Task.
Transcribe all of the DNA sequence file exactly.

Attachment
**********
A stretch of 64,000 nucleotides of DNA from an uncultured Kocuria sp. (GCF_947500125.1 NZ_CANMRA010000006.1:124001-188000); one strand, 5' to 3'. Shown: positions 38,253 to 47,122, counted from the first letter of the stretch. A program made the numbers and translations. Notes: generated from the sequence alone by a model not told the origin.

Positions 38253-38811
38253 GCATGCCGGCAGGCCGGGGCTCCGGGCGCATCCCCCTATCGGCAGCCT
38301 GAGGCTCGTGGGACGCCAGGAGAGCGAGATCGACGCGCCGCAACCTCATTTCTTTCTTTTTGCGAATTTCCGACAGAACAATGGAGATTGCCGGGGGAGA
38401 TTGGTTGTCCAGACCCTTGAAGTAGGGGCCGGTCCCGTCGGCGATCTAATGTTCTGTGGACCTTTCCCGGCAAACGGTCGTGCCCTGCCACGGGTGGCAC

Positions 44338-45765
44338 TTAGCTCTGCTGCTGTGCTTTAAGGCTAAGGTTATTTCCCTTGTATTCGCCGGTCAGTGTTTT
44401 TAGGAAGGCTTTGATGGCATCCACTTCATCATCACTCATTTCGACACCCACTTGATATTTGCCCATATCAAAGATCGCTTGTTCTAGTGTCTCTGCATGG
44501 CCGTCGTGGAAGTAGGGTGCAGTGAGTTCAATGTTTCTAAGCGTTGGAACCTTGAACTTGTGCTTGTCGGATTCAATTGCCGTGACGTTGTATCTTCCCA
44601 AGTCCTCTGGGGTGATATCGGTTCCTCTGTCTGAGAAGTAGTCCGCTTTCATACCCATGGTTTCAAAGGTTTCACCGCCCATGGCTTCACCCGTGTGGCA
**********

A stretch of 64,000 nucleotides of DNA from an uncultured Kocuria sp. (GCF_947500125.1 NZ_CANMRA010000006.1:124001-188000); one strand, 5' to 3'. Shown: positions 38,253 to 47,122, counted from the first letter of the stretch. A program made the numbers and translations. Notes: generated from the sequence alone by a model not told the origin.

Positions 38253-38811
38253 GCATGCCGGCAGGCCGGGGCTCCGGGCGCATCCCCCTATCGGCAGCCT
38301 GAGGCTCGTGGGACGCCAGGAGAGCGAGATCGACGCGCCGCAACCTCATTTCTTTCTTTTTGCGAATTTCCGACAGAACAATGGAGATTGCCGGGGGAGA
38401 TTGGTTGTCCAGACCCTTGAAGTAGGGGCCGGTCCCGTCGGCGATCTAATGTTCTGTGGACCTTTCCCGGCAAACGGTCGTGCCCTGCCACGGGTGGCAC

Positions 44338-45765
44338 TTAGCTCTGCTGCTGTGCTTTAAGGCTAAGGTTATTTCCCTTGTATTCGCCGGTCAGTGTTTT
44401 TAGGAAGGCTTTGATGGCATCCACTTCATCATCACTCATTTCGACACCCACTTGATATTTGCCCATATCAAAGATCGCTTGTTCTAGTGTCTCTGCATGG
44501 CCGTCGTGGAAGTAGGGTGCAGTGAGTTCAATGTTTCTAAGCGTTGGAACCTTGAACTTGTGCTTGTCGGATTCAATTGCCGTGACGTTGTATCTTCCCA
44601 AGTCCTCTGGGGTGATATCGGTTCCTCTGTCTGAGAAGTAGTCCGCTTTCATACCCATGGTTTCAAAGGTTTCACCGCCCATGGCTTCACCCGTGTGGCA